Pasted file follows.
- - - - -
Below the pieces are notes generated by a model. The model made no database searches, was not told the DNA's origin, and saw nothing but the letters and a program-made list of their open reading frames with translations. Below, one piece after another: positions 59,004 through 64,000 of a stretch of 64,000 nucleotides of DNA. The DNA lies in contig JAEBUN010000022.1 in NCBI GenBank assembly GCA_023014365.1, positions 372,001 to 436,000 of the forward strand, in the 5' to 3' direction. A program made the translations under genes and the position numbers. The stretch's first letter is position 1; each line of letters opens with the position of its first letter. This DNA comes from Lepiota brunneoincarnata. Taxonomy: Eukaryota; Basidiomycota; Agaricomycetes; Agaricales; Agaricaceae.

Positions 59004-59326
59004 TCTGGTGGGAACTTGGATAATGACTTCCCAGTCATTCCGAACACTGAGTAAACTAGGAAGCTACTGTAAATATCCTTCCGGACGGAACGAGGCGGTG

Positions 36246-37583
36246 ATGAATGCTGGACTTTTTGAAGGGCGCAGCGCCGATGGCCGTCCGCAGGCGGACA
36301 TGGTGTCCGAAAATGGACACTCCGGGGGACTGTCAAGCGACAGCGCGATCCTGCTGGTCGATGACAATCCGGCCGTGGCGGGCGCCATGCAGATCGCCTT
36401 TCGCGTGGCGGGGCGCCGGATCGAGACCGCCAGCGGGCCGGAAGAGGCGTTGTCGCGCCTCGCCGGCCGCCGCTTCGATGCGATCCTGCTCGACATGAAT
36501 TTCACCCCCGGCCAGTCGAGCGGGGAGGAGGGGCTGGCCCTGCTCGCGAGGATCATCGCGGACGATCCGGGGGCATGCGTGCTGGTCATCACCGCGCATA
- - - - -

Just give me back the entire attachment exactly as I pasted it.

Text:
Below the pieces are notes generated by a model. The model made no database searches, was not told the DNA's origin, and saw nothing but the letters and a program-made list of their open reading frames with translations. Below, one piece after another: positions 59,004 through 64,000 of a stretch of 64,000 nucleotides of DNA. The DNA lies in contig JAEBUN010000022.1 in NCBI GenBank assembly GCA_023014365.1, positions 372,001 to 436,000 of the forward strand, in the 5' to 3' direction. A program made the translations under genes and the position numbers. The stretch's first letter is position 1; each line of letters opens with the position of its first letter. This DNA comes from Lepiota brunneoincarnata. Taxonomy: Eukaryota; Basidiomycota; Agaricomycetes; Agaricales; Agaricaceae.

Positions 59004-59326
59004 TCTGGTGGGAACTTGGATAATGACTTCCCAGTCATTCCGAACACTGAGTAAACTAGGAAGCTACTGTAAATATCCTTCCGGACGGAACGAGGCGGTG

Positions 36246-37583
36246 ATGAATGCTGGACTTTTTGAAGGGCGCAGCGCCGATGGCCGTCCGCAGGCGGACA
36301 TGGTGTCCGAAAATGGACACTCCGGGGGACTGTCAAGCGACAGCGCGATCCTGCTGGTCGATGACAATCCGGCCGTGGCGGGCGCCATGCAGATCGCCTT
36401 TCGCGTGGCGGGGCGCCGGATCGAGACCGCCAGCGGGCCGGAAGAGGCGTTGTCGCGCCTCGCCGGCCGCCGCTTCGATGCGATCCTGCTCGACATGAAT
36501 TTCACCCCCGGCCAGTCGAGCGGGGAGGAGGGGCTGGCCCTGCTCGCGAGGATCATCGCGGACGATCCGGGGGCATGCGTGCTGGTCATCACCGCGCATA